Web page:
Master of Orion II: Battle at Antares

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Master of Orion II: Battle at Antares
Master of Orion II Boxart.png
North American cover art
Publisher(s)MicroProse (PC)
MacSoft (Mac)
Designer(s)Steve Barcia
Kenneth Burd
Programmer(s)Kenneth Burd
Artist(s)Dave Lawell
Composer(s)Laura Barratt
Platform(s)MS-DOS, Windows 95, Macintosh
  • NA: November 22, 1996
  • EU: December 16, 1996
  • NA: 1997 (Mac)[1]
Genre(s)Turn-based strategy, 4X
Mode(s)Single-player, multiplayer

Master of Orion II: Battle at Antares is a 4X turn-based strategy game set in space, designed by Steve Barcia and Ken Burd, and developed by Simtex, who developed its predecessor Master of Orion and Master of Magic. The PC version was published by MicroProse in 1996, and the Macintosh version a year later by MacSoft, in partnership with MicroProse. The game has retained a large fan base, and is still played online.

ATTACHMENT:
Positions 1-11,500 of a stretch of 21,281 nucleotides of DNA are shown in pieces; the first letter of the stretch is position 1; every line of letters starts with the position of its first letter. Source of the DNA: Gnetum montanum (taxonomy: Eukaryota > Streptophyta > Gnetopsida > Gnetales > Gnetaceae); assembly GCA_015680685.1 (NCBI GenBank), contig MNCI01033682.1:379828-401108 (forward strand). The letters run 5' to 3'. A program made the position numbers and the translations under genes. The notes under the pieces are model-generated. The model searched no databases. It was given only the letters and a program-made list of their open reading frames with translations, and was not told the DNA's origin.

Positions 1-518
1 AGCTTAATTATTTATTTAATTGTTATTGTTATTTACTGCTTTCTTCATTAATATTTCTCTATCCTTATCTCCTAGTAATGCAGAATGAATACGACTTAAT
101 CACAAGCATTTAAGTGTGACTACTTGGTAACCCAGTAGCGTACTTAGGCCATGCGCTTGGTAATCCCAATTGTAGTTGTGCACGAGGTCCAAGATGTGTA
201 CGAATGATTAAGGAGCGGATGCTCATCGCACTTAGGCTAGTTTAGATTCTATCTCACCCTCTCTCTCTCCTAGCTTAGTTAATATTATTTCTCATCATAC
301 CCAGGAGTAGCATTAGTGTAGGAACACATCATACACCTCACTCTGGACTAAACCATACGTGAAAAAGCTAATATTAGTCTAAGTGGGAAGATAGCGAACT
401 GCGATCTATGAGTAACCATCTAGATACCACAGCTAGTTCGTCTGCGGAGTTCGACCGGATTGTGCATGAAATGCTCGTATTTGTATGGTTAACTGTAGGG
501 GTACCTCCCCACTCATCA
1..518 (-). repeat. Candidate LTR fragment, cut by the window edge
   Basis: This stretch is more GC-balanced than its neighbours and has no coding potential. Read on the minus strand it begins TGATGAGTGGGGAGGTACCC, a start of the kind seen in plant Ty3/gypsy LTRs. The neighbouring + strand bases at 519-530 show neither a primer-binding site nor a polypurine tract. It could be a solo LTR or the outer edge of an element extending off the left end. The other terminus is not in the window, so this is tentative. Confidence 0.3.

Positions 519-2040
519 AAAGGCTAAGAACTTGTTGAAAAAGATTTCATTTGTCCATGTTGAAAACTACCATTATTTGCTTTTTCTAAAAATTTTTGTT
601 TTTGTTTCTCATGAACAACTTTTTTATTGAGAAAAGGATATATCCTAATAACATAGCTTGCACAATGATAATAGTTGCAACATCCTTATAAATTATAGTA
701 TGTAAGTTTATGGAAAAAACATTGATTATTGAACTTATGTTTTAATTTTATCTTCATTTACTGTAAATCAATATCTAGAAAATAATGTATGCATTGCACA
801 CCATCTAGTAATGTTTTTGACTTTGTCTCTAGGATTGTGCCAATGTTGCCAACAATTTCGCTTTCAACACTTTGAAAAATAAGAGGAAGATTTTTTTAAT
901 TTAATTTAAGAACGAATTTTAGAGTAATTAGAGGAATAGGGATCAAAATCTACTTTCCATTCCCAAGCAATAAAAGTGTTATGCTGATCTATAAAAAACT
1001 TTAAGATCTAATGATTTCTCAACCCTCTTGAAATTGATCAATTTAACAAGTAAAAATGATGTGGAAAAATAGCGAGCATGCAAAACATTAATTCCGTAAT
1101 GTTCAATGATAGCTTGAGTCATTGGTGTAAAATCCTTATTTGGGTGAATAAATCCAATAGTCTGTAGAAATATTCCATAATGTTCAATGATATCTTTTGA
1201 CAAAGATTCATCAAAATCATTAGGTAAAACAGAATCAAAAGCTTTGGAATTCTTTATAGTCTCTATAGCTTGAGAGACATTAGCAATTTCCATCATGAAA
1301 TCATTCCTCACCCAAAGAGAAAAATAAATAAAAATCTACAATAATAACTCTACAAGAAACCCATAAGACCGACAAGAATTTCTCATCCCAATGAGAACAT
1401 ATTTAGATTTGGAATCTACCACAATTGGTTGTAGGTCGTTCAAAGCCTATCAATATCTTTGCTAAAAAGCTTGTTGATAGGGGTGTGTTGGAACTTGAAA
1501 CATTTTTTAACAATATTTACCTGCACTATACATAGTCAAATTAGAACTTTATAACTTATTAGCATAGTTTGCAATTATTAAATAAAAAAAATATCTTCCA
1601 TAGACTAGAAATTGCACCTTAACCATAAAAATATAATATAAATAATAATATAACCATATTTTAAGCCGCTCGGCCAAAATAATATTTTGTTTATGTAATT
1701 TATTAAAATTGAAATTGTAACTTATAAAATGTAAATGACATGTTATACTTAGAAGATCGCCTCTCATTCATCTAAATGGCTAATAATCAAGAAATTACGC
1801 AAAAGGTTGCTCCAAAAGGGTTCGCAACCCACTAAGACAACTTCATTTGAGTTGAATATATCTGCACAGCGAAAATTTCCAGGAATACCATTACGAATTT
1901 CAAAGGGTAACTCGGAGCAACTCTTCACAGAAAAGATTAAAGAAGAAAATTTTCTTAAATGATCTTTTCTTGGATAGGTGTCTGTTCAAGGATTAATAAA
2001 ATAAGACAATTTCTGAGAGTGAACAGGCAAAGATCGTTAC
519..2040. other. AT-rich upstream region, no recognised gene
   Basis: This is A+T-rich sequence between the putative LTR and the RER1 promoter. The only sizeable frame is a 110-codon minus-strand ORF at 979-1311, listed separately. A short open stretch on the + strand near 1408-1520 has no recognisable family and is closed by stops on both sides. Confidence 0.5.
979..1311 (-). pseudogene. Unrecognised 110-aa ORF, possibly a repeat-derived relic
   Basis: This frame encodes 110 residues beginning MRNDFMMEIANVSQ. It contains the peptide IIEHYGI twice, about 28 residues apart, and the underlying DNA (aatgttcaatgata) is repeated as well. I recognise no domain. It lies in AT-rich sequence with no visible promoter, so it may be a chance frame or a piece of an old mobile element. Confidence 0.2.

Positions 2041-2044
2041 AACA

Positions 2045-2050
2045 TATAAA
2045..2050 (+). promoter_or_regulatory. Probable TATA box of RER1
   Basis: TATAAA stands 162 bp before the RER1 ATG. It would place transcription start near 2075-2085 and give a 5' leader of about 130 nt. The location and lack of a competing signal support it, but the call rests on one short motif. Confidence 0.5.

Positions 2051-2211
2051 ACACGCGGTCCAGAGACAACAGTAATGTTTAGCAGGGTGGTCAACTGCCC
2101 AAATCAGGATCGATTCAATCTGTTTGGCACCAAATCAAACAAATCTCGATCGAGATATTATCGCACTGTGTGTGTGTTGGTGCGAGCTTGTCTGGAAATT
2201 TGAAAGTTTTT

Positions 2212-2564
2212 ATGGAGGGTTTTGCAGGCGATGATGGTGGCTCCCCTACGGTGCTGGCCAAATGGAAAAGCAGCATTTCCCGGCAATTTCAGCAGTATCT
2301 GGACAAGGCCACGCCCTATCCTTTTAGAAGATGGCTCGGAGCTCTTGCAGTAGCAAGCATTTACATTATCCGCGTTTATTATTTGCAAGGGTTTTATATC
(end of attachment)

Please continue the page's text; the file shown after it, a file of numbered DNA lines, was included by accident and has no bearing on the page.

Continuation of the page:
Master of Orion II won the Origins Award for Best Fantasy or Science Fiction Computer Game of 1996, and was well received by critics, although reviewers differed about which aspects they liked and disliked. It is used as a yardstick in reviews of more recent space-based 4X games.


Long before the time in which the game is set, two extremely powerful races, the Orions and the Antarans, fought a war that devastated most of the galaxy. The victorious Orions, rather than exterminate the Antarans, imprisoned them in a pocket dimension before departing the galaxy, leaving behind a very powerful robotic warship, the Guardian, to protect their homeworld.[2]: iv 

Some time after the game starts, the Antarans, having broken out of their prison dimension, begin to send increasingly powerful fleets against the players' colonies, to destroy them along with any defending ships, before they disappear back to their mysterious realm.[3]